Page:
My conjecture is that, given the examples of Pakistani migrants in Britain, and more recent Syrian etc refugees in Europe — easily radicalised and prone to blood-curdling rhetoric and possibly action against their host nations — Arab States want to keep them out.
This could be the real reason Egypt refuses to open the border for the fleeing residents of Gaza…
It is a bit like the Rohingya of Myanmar. They have a reputation for being troublesome radical Islamists, and so nobody wants to take them in: Not Bangladesh where they originally hail from, not any Arab States, not Pakistan (although some Westerners suggested (External Link) that India and China should take them. China laughed in their faces, but India dutifully did so).
Given all this, and the growing clout of Israel under the American security umbrella, chances are that the Palestinian cause would have become increasingly less relevant to Saudis and other Arabs. And that is precisely what might have motivated Hamas and friends: With the emergent normalisation of ties with Israel in the region, and initiatives like i2u2 (Israel, India, US, UAE) and IMEC (India Middle East Europe Corridor), there would be commercial and trade ties that would bind.
After all, a major part of these trade corridors would be the infrastructure links (railway lines through Saudi Arabia, the Israeli port of Haifa) that would offer alternative trade routes to Europe from India and Southeast Asia. This would offend China too, because its grand Belt and Road Initiative and trans-European railway links would see less business.
Thus, in passing, China also is a winner in this Great Game as West Asia goes on the boil, along with usual suspects Iran, Qatar and Turkey.
Thus, from several points of view, this Hamas war is an immediate setback to India: It is one of the few countries in the region that enjoys good relations with both Israel and Saudi Arabia, and IMEC would allow it to recreate the old Spice Route to Europe, which was highly lucrative over millennia.
All this is in jeopardy now. The strategic and under-construction Vizhinjam container transhipment port in Thiruvananthapuram is a key part of this ambitious trade route.
India also has interests in Iran: The Chabahar port could enable India to create an alternative route to Central Asia and Russia called the INSTC bypassing trouble-prone Pakistan and Afghanistan (International North South Transport Corridor (although that long-pending logistics link is years behind schedule). India cannot allow its relations with Iran to be affected by the war in Gaza.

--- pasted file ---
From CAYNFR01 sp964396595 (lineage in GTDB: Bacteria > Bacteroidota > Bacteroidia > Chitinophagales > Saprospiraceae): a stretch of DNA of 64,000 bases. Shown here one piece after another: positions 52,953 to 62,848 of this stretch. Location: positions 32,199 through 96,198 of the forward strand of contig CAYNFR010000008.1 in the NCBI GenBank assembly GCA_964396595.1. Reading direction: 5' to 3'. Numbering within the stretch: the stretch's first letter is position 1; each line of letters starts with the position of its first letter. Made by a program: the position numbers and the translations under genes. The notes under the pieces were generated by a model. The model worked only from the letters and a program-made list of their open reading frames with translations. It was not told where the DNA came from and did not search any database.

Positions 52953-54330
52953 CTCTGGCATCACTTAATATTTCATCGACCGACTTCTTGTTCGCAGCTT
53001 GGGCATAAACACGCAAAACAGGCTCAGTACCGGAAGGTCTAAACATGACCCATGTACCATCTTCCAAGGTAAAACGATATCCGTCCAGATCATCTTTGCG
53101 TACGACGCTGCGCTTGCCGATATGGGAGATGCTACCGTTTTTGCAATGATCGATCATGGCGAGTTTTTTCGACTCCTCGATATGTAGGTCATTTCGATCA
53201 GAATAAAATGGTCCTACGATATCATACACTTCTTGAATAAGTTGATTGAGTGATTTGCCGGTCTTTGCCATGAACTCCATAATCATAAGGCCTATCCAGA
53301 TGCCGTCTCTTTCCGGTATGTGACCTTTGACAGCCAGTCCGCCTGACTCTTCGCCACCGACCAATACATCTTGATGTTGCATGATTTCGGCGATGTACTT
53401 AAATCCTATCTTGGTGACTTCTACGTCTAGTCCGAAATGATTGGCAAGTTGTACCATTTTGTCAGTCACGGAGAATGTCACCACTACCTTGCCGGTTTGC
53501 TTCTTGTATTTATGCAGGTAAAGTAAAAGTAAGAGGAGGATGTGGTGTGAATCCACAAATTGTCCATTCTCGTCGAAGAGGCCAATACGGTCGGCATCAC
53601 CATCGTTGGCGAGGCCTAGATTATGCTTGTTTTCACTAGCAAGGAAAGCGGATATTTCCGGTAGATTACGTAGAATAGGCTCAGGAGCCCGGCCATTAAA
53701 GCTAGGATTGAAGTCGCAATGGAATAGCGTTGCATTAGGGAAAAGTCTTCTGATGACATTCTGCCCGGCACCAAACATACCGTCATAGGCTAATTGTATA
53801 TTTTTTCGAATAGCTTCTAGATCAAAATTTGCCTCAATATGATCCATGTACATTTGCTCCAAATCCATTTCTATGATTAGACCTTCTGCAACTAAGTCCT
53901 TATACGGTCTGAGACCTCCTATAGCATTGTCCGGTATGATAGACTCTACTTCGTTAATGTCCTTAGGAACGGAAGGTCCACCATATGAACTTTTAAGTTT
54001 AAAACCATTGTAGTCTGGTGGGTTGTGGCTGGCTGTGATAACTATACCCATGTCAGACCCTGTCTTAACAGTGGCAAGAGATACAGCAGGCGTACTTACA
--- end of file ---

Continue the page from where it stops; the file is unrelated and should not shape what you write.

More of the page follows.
More broadly, if world trade collapses and/or a war begins now it would be unfortunate timing for India. This is the very moment India is ready to finally leave behind the bitter legacy of colonialism, which looted enormous wealth from India (I have argued it was $10 trillion, but economist Utsa Patnaik puts the figure at $45 trillion).
A collapse in the procedures of the ‘liberal, rules-based international order’, however biased it is in favor of the West, is unfortunate for India in the medium term, although it would probably be fine in the longer term.
There are two other aspects of the response to Gaza that are notable. The first is the rise of ugly anti-Jewish sentiments in many parts of the West. This is of concern to Indians, specifically Hindus, because Hindu-hatred is anti-semitism 2.0 and Hindus cannot wish it away.
On the other hand, the Left was startled by the swift reaction from American Jews to standard Left positioning of moral equivalence between Hamas and the Israeli Defense Forces. For instance, several Harvard student groups released statements about their support for Palestine and/or Hamas, which probably was seeded by Pakistani and, alas, woke Indian-origin students in their ranks.
Retribution was swift: Bill Ackman, a billionaire hedge-fund manager, in effect asked fellow CEOs to blacklist these students. There was swift backpedaling as many students worried about their job prospects, protested that the statements were made without consulting them.
This is positive. The Woke Left in the US is splintering. That may mean the Democratic party tactic of uber-wokeism may now backfire on them, especially notable as elections are looming in the US. The less the wokeism around, the better for India (see Justin Trudeau’s Khalistan antics).
The weakening of Western power and resolve vis a vis China is another problem for India. The West simply cannot supply munitions for multiple wars (Ukraine, Gaza, and possibly Taiwan), partly because the US has been deindustrialised.
What we might see in the medium term is the deprecation of US power in the Indo-Pacific, and indeed a fallback to isolationism and Fortress America. This would encourage a China that is just waiting to rampage.
The current Israel-Hamas war is a net negative for India; the issue of Western Hindu-hatred is a topic for another day.
- ISRAEL-GAZA: BATTLES FOR THE PROMISED LAND